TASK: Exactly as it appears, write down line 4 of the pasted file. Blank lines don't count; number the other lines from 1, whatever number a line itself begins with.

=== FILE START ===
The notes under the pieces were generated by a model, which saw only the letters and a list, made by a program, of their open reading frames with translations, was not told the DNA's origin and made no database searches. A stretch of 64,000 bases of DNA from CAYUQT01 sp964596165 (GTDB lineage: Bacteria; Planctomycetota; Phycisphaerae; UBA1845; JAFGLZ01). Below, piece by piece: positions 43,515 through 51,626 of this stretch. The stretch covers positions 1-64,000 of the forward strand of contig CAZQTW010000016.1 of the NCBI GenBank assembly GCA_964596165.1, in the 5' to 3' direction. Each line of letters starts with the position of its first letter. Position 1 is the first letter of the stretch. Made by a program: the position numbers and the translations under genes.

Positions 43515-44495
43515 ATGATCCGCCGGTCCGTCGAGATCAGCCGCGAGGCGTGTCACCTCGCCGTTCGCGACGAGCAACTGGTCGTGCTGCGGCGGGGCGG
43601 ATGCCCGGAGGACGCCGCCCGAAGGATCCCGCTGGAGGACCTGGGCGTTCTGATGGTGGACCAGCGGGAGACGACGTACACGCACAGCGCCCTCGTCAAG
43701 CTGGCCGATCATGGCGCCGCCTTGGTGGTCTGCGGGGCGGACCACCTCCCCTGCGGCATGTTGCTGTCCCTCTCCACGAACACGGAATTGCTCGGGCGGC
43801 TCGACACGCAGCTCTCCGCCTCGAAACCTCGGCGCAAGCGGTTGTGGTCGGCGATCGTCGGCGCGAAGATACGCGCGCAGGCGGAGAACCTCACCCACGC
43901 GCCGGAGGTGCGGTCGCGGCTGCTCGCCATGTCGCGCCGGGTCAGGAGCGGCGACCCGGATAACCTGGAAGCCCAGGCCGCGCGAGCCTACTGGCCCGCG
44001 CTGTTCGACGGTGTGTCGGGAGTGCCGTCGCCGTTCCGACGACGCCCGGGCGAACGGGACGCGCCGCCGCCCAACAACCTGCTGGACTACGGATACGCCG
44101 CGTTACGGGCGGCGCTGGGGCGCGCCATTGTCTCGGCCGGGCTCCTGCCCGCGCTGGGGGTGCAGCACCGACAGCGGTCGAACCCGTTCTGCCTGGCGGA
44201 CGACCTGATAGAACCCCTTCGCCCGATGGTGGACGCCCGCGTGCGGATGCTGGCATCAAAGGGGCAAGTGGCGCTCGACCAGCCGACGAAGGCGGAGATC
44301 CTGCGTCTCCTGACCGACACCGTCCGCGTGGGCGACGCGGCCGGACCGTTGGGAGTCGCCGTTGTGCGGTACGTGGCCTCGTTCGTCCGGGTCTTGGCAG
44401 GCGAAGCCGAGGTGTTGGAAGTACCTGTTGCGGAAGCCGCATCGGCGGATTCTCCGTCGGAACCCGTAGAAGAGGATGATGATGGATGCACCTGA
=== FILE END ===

43601 ATGCCCGGAGGACGCCGCCCGAAGGATCCCGCTGGAGGACCTGGGCGTTCTGATGGTGGACCAGCGGGAGACGACGTACACGCACAGCGCCCTCGTCAAG